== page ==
Labor & Employment
Ohio Legalizes Medical Marijuana. Gov. John Kasich signed House Bill 523 into law this month, making Ohio the 25th state to legalize medical marijuana. The law goes into effect 90 days after the bill is officially filed with the secretary of state, making medical marijuana use in Ohio legal sometime in early September. The Ohio law prohibits smoking or growing marijuana at home but allows cannabis oils, tinctures, patches, edibles and plant material to be used to treat a variety of conditions and sold in state-licensed dispensaries. Patients will have an affirmative defense against prosecution for marijuana possession charges if they have written permission from their doctor to use marijuana in a form allowed under the law. Employers will need to review their policies, but under many circumstances may still discipline or terminate employees using medical marijuana at the workplace. Now is the time to dust off your handbooks and policies to address this new law.
Don’t Let Your Guard Down. Last month, President Obama signed into law the highlyanticipated Defend Trade Secrets Act. Effective immediately, the DTSA provides a federal private cause of action for trade secrets theft. The Act also requires that employers, in certain circumstances, provide employees notice of the DTSA’s newly-established whistleblower protection. The notification requirement is effective immediately. As a result, employers need to revise company policies, employment agreements, consulting agreements, and independent contractor agreements that contain trade secret or confidentiality provisions.
Double Fine. Effective July 5, 2016, employers covered by Title VII, ADA or GINA that fail to post notices describing the pertinent provisions of Title VII, ADA or GINA in a prominent and accessible place will face increased penalties. The maximum penalty will increase from $210 to $525. Workplace poster requirements vary by statute. With the increased penalty, employers should take a close look to ensure compliance and get to posting.
EEOC Goes Back to Basics. Earlier this month, the EEOC asked for input on its proposed enforcement guidance covering national origin discrimination. The last time the agency addressed national origin discrimination was 2002. Due to the many legal developments since that time, the EEOC thought it needed a refresh. The 57 page guidance addresses what ‘national origin’ discrimination is, how the law applies in specific workplace situations and how the protected class 2 overlaps with other Title VII protected classes. For example, national origin often overlaps with race, color or religious discrimination because a national origin group may be associated or perceived to be associated with a particular religion or race. Since the proposed enforcement guidance provides examples of what the EEOC perceives as national origin discrimination, employers are encouraged to review the guidance and provide input. Once released, the final guidance will replace the previous 2002 guidance.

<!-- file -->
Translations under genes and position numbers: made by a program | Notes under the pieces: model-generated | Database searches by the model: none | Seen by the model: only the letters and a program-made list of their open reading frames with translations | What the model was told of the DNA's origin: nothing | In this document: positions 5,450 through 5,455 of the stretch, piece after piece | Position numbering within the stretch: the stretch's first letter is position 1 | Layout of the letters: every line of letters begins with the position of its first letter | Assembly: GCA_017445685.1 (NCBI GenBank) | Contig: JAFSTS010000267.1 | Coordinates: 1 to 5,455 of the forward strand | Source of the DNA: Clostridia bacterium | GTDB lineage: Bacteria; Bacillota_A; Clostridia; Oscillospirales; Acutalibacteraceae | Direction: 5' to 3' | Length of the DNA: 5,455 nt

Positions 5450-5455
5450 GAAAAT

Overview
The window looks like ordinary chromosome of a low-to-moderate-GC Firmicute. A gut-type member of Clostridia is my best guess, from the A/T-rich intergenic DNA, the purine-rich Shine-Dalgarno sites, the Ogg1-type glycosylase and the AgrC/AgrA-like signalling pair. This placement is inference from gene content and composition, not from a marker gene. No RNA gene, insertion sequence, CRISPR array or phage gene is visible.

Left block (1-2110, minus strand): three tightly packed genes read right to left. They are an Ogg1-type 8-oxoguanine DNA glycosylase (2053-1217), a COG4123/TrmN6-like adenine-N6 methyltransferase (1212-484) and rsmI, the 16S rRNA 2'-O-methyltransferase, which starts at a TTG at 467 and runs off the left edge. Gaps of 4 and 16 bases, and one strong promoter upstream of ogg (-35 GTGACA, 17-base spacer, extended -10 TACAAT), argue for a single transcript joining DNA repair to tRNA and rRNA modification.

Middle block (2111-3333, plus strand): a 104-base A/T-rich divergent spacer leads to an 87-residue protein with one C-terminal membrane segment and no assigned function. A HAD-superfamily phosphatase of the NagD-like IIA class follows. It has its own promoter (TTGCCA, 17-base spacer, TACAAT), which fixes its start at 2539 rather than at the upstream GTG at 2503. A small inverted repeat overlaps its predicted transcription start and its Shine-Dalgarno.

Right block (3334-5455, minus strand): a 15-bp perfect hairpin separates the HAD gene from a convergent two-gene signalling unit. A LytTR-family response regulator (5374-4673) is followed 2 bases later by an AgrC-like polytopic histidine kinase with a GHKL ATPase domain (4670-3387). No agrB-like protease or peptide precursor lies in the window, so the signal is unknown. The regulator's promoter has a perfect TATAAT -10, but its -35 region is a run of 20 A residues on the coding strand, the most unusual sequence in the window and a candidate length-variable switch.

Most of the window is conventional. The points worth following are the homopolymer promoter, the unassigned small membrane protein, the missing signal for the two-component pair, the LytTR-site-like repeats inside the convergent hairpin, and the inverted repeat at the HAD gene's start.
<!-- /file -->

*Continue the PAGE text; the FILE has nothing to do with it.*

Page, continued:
Plaintiffs Get the Green Light. Plaintiffs alleging discrimination have a limited time after the alleged discrimination took place to file a charge of discrimination. Plaintiffs filing outside the time period are unable to move forward with their claim. But when does the clock start in a case of constructive discharge where an employee’s working conditions become so intolerable that the employee feels compelled to resign? In a recent case, the U.S. Supreme Court held that the employee’s resignation triggered the limitations period for a constructive discharge claim. Although the employer argued that the worker’s claims were time barred because the clock started when the alleged discriminatory actions took place, the Supreme Court started the clock on the day the worker provided the employer with his notice of resignation. This decision means employees have a slightly longer window to file discrimination charges.